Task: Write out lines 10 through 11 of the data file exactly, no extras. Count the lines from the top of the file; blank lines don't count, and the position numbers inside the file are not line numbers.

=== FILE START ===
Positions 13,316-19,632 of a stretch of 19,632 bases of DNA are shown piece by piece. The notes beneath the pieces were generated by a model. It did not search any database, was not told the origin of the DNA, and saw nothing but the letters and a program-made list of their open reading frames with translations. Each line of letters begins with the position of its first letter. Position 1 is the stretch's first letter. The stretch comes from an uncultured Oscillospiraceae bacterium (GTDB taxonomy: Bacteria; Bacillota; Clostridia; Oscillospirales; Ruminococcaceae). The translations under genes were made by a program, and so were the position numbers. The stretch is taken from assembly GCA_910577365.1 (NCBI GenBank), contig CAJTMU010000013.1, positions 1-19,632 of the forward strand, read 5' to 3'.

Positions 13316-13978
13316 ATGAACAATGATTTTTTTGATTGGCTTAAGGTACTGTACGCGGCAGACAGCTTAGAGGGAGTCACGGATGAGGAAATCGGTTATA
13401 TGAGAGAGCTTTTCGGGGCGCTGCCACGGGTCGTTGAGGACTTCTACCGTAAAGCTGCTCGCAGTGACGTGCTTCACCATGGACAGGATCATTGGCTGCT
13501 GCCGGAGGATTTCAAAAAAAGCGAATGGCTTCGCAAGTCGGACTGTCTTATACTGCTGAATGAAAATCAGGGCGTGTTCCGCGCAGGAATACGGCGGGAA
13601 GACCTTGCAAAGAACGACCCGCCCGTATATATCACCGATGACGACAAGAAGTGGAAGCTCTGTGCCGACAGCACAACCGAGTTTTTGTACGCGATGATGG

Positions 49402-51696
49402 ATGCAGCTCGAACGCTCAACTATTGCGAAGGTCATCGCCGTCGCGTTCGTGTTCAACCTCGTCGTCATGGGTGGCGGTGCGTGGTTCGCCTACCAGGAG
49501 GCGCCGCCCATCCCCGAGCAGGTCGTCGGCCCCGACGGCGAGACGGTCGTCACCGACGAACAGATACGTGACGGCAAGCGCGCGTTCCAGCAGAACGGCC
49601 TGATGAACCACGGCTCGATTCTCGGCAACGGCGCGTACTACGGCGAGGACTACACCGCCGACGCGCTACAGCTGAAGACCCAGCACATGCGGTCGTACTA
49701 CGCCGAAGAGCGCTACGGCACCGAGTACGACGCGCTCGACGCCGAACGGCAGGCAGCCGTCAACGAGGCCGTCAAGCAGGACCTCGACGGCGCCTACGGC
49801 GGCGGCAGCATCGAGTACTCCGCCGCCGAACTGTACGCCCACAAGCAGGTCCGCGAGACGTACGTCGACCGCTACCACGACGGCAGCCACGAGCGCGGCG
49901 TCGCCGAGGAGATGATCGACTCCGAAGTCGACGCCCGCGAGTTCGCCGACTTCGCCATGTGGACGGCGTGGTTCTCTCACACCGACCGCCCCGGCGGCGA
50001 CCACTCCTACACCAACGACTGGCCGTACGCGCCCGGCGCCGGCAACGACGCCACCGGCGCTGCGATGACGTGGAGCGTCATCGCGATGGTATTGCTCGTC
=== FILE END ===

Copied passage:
49601 TGATGAACCACGGCTCGATTCTCGGCAACGGCGCGTACTACGGCGAGGACTACACCGCCGACGCGCTACAGCTGAAGACCCAGCACATGCGGTCGTACTA
49701 CGCCGAAGAGCGCTACGGCACCGAGTACGACGCGCTCGACGCCGAACGGCAGGCAGCCGTCAACGAGGCCGTCAAGCAGGACCTCGACGGCGCCTACGGC